“The speed of the boss is the speed of the team.” ~Lee Iacocca~
Tom had been working as a manager for almost a year. He was good at evaluating people’s performance, pointing out areas for improvement, and saying “thank you” often. To him, those were the things that a good boss did.
However, when Tom sat down with his mentor to talk about his progress, his mentor told him that those things are just the tip of the iceberg. “One of the hallmark qualities of a great boss is that he’s always striving to improve,” said his mentor. “Here are 5 tips on how to become a better boss. You’ll be the kind of boss who inspires tremendous loyalty, innovation, and respect from his people.”
Inspires a Shared Vision Hone your understanding of your organization’s vision. Talking in-depth about vision with company leaders …
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“It takes 20 years to build a reputation and five minutes to ruin it. If you think about that, you’ll do things differently.” ~Warren Buffett~
Blake was about to submit his resume for several open positions. As he was Googling, he came across some unsettling articles on how bosses look at candidates’ social media. Before he applied, he decided to make sure his online reputation wasn’t working against him. And he was glad he did—he found old photos from wild college parties on his Facebook account, and some ancient blog posts sharing way too much detail about his personal life.
According to a 2017 CareerBuilder survey, 70% of bosses screen job candidates’ social media profiles before hiring them. In 2016, it was 60%—that’s an increase of 10 percentage points in one year. There’s a good chance your boss, or a future one, will Google you.
“Stars don’t beg the world for attention; their beauty forces us to look up.” ~Matshona Dhliwayo~
Amelia asks: I’ve grown a lot more confident over the past year at my job. Now I need to learn how to stand out at work, because I’m looking toward a promotion. What steps should I take to make that happen?
Joel replies: Maybe you’ve played it safe in the past, figuring your good work should speak for itself. But you’re right—it won’t. You need a plan for catching the eye of those with influence in your organization, or they’ll never notice you. You need to speak up, be more confident and assertive at work.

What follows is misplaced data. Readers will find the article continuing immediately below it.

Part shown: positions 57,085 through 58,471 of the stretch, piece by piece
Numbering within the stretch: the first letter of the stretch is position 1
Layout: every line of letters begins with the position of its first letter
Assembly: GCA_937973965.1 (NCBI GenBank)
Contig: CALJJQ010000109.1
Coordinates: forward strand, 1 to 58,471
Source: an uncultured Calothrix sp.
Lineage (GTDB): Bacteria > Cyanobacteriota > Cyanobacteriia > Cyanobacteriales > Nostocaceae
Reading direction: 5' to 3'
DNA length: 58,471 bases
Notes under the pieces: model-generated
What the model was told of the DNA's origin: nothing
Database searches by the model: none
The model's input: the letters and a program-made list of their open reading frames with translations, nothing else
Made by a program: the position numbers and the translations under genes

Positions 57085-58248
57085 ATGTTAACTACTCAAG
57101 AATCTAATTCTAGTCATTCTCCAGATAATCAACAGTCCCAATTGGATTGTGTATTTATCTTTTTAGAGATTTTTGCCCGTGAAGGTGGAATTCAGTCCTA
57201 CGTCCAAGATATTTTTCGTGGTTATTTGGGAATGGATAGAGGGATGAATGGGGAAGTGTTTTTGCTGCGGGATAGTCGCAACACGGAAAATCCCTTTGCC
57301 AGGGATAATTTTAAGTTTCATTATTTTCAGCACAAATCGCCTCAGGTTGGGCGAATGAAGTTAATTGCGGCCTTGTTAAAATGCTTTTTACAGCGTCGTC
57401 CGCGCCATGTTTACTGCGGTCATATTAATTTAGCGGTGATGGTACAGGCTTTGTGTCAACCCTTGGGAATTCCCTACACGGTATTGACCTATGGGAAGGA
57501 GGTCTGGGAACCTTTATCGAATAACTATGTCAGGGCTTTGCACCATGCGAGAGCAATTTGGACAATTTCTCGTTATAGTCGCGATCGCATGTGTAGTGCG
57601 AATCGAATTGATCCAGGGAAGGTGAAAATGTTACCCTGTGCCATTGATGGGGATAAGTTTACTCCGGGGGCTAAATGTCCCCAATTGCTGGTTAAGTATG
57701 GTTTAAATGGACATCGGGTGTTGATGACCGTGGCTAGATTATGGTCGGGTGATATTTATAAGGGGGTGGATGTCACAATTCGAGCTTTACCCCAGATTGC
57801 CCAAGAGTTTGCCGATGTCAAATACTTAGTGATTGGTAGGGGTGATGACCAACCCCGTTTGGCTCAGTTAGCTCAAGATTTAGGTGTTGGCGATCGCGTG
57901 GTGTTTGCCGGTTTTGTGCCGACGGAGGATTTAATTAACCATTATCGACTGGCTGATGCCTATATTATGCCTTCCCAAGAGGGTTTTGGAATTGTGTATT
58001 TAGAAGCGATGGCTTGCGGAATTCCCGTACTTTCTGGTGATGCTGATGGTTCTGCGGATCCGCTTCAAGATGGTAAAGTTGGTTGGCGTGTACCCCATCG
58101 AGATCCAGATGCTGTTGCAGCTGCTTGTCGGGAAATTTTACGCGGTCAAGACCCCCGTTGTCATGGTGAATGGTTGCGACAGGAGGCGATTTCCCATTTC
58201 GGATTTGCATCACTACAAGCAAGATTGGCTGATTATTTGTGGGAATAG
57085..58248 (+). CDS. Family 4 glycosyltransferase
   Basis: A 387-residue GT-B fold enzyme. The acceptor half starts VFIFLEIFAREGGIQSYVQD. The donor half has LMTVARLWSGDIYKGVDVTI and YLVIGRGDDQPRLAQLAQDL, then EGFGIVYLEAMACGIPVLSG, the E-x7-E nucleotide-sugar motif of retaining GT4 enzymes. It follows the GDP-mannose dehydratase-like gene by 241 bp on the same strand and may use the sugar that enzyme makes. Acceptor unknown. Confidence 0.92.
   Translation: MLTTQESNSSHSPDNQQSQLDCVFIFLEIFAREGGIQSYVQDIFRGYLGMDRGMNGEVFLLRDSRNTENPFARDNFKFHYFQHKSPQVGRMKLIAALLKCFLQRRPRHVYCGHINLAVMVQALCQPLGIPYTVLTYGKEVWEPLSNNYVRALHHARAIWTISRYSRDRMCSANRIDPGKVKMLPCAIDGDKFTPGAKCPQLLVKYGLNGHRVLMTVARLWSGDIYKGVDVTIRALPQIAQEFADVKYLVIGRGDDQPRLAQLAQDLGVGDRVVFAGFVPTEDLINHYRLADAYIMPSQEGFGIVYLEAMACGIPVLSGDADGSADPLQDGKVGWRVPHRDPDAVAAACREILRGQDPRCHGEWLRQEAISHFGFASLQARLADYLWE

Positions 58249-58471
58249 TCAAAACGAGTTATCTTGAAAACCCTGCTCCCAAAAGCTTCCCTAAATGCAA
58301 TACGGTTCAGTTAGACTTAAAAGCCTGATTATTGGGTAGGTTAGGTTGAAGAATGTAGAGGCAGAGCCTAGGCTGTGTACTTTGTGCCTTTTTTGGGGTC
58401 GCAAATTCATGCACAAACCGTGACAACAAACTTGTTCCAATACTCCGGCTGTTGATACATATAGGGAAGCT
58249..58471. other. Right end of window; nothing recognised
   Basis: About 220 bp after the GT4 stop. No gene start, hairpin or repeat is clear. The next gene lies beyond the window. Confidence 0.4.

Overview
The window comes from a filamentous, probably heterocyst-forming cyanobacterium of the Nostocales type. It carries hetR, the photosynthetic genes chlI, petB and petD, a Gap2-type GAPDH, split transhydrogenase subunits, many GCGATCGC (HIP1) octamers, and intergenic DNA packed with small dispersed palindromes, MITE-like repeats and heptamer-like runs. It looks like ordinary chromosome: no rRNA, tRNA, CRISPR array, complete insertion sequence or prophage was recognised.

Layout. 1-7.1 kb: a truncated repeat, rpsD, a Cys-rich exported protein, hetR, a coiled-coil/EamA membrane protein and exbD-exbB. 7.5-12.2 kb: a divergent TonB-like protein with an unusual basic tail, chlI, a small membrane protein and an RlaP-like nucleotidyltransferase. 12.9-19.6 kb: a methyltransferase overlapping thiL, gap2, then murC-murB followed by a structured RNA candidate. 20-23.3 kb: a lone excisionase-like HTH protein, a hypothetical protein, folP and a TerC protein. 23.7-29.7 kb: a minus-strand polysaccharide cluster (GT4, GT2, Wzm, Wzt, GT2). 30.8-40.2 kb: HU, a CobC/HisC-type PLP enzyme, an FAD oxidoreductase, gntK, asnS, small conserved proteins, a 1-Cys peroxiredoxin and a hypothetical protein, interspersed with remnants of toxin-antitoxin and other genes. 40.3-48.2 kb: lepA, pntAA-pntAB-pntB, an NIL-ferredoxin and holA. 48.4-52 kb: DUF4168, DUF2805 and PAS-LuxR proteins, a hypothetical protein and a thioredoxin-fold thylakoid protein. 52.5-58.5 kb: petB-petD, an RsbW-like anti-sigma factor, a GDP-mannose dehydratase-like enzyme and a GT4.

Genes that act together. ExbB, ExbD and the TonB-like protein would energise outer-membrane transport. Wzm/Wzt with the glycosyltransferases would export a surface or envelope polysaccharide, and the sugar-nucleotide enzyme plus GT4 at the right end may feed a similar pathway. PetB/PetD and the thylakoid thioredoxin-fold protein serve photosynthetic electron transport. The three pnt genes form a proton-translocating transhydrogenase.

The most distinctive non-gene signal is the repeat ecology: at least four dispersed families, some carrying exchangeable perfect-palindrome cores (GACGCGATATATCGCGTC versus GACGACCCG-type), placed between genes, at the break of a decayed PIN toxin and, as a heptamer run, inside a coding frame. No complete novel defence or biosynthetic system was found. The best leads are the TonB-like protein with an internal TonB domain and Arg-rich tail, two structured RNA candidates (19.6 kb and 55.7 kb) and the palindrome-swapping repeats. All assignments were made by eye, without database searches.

Create a Personal Brand Just as products need branding, so do people. Here’s how to create your personal brand:
Ask yourself what qualities make you who you are, including your shortcomings …
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“Those who say life is knocking them down and giving them a tough time are usually the first to beat themselves up. Be on your own side.” ~Rasheed Ogunlaru~
As Jeremy prepared to give performance reviews for his employees, he was struck by this realization: Most of their shortcomings had nothing at all to do with ability. Rather, they were engaging in various forms of self-sabotage. They were all bright enough and quite talented—often they astounded him with their insights—but they were tripping themselves up with self-defeating behavior.
Self-defeating behavior holds all of us back at some point. For some, it can sabotage promotions or careers. To overcome your self-defeating behavior, or to help your employees overcome theirs, first pinpoint what’s going on. These are some of the most common forms of self-sabotage—chances are, you’ve engaged in many of these at one time …
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“The best move you can make in negotiation is to think of an incentive the other person hasn’t even thought of – and then meet it.” ~Eli Broad~
Nora received a job offer for the position of her dreams. She was ecstatic. She wasn’t even focused on the salary. Fortunately, she shared the news with one of her mentors, who had also been her very first boss. “Don’t accept without a negotiation,” her mentor advised her. He shared these statistics about salary from a recent Glassdoor survey:
Three of five employees do not negotiate their salary. Women are less likely than men to negotiate—68% of women vs. 52% of men abstain from negotiating. This is a shame, because salary is almost always negotiable. When men negotiate their salary, they’re over three times more likely than women to succeed. This may stem in part from …
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